“Non-Continuous” Loads: With a typical electric stove, there might be one burner on, or two, maybe even three, at a time. You might turn on the oven, you might not. You might have the oven AND a burner on. Or not. And even with the oven, its heating elements turn on and off, according to the temperature settings.
The amount of electricity being used fluctuates.
The National Electrical Code (NEC) classifies this as a non-continuous load. Although the stove may be on a 50-amp circuit, it’s extremely rare that it gets close to drawing that full amount, and even then it’s intermittent.
“Continuous” Loads: Electric cars are different. When you plug a car into a charger that’s on, say, a 50-amp circuit, it starts charging at a solid 42-amp rate, typically, and stays there — for hours.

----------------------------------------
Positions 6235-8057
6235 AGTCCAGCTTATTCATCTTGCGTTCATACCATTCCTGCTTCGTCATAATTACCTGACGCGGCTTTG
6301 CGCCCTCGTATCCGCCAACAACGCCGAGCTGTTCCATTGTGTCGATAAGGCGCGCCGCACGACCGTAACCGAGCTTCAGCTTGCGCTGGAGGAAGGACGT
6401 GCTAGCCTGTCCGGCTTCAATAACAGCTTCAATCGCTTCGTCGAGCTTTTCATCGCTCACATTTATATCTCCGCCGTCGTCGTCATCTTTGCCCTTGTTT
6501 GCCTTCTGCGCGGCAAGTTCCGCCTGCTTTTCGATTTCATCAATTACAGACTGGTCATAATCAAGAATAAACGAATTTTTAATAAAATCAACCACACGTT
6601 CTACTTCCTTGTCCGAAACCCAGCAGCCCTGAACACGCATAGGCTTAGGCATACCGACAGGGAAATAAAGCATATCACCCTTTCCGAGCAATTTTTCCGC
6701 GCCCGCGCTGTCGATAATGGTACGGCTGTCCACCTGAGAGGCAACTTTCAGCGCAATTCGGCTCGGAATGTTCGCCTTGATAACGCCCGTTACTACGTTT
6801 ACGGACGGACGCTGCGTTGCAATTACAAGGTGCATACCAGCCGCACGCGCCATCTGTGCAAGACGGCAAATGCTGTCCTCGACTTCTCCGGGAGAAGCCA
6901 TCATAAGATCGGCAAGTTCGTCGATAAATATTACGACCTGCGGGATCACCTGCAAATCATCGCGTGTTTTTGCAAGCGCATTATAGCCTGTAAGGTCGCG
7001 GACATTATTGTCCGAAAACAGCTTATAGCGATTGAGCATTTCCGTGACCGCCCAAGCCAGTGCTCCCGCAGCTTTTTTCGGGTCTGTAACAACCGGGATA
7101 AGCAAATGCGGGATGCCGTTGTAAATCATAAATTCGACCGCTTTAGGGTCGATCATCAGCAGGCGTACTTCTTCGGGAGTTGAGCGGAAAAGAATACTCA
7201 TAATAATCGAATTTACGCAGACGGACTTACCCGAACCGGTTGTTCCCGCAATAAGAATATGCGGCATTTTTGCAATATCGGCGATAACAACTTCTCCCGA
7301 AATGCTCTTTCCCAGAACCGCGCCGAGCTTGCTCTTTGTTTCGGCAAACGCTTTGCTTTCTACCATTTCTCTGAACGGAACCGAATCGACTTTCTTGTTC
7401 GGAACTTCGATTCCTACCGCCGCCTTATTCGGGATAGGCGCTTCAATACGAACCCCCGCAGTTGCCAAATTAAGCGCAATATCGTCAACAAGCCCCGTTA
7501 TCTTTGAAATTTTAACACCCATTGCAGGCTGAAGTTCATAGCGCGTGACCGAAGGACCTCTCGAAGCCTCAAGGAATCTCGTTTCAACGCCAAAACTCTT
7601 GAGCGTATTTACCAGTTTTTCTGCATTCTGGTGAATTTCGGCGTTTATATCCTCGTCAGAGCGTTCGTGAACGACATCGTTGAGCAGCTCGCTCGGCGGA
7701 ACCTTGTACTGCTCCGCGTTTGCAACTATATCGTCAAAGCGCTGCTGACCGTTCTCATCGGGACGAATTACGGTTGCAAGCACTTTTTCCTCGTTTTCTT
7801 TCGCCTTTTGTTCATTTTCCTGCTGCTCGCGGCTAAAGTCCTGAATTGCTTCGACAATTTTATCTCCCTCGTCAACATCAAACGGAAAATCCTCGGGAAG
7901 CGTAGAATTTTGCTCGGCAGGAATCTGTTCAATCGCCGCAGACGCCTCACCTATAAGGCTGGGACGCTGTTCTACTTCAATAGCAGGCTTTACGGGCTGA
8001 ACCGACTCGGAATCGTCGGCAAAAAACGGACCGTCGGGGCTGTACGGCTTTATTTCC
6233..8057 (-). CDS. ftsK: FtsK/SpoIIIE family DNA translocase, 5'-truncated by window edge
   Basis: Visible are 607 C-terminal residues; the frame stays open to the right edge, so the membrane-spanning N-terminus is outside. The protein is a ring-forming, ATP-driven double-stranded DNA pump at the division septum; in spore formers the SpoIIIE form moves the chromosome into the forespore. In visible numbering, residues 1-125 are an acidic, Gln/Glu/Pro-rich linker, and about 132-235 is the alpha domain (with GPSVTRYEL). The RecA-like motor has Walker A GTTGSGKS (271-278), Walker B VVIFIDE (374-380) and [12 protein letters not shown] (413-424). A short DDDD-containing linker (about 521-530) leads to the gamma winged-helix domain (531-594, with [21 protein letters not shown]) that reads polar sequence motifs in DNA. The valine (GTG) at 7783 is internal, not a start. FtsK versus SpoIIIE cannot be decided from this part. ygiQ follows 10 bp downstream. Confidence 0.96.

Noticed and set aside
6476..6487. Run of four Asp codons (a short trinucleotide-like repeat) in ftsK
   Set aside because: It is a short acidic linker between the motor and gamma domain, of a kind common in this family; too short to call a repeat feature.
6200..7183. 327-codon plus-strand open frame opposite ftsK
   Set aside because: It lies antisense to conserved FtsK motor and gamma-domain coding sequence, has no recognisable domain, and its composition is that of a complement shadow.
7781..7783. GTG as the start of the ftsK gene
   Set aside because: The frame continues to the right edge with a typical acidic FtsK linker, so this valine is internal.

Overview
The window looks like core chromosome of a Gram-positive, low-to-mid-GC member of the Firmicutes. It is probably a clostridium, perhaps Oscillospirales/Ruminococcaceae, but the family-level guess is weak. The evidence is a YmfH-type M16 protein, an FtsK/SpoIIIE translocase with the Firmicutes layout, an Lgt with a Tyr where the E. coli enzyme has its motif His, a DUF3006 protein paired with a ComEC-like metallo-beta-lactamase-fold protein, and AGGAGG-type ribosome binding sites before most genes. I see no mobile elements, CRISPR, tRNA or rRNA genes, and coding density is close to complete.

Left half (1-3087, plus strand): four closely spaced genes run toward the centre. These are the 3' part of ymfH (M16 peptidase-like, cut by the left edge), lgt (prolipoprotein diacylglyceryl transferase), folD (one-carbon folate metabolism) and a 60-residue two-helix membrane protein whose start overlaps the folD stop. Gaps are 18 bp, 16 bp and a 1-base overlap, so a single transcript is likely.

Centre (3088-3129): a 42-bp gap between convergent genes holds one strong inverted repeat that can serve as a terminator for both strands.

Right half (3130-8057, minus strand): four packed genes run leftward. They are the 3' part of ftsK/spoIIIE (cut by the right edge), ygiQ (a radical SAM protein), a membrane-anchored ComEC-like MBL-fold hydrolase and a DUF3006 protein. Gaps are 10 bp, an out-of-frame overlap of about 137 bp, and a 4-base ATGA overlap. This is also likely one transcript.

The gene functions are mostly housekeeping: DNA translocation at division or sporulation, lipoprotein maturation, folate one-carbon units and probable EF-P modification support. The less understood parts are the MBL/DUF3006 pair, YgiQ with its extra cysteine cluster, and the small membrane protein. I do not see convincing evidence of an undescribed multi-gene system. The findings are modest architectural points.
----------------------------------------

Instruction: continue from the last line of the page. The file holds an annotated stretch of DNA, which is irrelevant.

The amount of electricity being used is constant.
The NEC calls this a continuous load, and the wiring requirements are very different. In addition, a 40-amp continuous load can play havoc with your home’s electrical system if, for example, you have only a 100-amp service to begin with. That’s small by today’s standards, but 100 amps was the standard not that long ago.